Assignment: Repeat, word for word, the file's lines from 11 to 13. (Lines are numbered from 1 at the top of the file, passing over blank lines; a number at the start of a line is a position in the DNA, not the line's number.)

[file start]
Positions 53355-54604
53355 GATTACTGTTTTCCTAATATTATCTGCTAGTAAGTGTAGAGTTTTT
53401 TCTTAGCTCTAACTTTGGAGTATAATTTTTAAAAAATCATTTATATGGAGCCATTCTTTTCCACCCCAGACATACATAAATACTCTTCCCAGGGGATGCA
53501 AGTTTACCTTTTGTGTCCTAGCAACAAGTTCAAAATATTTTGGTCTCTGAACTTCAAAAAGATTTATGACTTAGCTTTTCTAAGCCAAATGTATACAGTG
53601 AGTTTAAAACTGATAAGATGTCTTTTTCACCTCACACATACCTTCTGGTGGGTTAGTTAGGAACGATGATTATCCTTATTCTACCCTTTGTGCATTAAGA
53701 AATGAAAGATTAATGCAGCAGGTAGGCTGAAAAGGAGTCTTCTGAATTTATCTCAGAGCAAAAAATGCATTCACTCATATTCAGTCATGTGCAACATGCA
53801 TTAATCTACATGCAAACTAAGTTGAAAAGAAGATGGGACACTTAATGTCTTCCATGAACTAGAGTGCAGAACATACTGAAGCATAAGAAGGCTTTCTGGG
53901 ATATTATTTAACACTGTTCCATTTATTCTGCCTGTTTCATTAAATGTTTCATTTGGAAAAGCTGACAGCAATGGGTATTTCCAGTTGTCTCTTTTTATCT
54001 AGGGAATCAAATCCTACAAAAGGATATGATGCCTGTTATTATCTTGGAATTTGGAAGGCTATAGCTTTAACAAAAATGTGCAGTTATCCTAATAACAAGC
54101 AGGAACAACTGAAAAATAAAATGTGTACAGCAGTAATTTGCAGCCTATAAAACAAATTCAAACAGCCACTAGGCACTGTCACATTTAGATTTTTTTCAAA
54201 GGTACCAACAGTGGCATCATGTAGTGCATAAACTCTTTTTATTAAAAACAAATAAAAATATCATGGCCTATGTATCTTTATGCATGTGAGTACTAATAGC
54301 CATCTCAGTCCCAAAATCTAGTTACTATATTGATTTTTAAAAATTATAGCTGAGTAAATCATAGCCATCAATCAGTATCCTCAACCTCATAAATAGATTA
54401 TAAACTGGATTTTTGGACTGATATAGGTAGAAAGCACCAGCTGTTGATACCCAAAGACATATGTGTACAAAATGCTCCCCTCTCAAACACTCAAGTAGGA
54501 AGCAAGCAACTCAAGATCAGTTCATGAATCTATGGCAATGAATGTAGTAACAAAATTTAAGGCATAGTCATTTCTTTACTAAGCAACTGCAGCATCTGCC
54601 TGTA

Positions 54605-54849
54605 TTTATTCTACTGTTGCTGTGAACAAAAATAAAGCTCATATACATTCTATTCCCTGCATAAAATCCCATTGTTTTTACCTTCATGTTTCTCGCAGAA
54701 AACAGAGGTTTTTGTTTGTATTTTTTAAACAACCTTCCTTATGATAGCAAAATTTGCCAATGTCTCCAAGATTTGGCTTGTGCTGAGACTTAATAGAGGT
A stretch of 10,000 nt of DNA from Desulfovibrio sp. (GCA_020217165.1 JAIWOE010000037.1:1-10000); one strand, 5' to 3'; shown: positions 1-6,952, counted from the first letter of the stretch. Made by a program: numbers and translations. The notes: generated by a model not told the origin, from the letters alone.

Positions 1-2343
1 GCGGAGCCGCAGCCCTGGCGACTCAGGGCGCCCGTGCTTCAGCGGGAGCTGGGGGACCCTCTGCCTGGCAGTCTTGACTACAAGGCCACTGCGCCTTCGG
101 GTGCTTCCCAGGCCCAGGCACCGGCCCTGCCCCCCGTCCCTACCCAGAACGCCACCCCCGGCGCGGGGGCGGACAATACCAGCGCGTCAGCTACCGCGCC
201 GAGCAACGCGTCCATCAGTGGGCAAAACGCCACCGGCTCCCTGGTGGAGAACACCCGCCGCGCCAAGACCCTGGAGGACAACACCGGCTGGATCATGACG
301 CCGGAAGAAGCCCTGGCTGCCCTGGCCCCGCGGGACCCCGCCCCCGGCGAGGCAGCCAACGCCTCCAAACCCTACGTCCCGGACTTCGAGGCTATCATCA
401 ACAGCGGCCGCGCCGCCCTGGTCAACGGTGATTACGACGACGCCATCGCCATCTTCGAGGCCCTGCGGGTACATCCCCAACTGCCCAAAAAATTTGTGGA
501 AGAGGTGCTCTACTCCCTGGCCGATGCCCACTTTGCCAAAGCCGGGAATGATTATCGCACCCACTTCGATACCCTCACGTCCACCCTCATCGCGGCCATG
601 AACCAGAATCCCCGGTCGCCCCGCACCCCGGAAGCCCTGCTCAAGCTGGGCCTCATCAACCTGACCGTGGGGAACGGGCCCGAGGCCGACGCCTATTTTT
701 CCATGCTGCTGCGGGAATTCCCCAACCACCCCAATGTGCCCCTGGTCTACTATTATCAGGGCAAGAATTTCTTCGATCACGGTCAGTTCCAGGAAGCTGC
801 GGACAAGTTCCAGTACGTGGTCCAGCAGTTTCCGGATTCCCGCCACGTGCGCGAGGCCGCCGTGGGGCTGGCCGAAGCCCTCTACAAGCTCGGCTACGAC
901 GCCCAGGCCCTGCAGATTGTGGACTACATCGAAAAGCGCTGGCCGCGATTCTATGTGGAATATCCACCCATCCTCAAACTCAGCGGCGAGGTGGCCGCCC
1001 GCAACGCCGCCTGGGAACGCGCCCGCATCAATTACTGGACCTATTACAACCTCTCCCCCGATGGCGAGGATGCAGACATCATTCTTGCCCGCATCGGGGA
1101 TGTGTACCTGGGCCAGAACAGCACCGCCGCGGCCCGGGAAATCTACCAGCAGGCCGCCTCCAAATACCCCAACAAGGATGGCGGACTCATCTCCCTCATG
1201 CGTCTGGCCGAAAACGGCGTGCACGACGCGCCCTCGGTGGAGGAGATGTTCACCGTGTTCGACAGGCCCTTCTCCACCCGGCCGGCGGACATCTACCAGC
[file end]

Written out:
54201 GGTACCAACAGTGGCATCATGTAGTGCATAAACTCTTTTTATTAAAAACAAATAAAAATATCATGGCCTATGTATCTTTATGCATGTGAGTACTAATAGC
54301 CATCTCAGTCCCAAAATCTAGTTACTATATTGATTTTTAAAAATTATAGCTGAGTAAATCATAGCCATCAATCAGTATCCTCAACCTCATAAATAGATTA
54401 TAAACTGGATTTTTGGACTGATATAGGTAGAAAGCACCAGCTGTTGATACCCAAAGACATATGTGTACAAAATGCTCCCCTCTCAAACACTCAAGTAGGA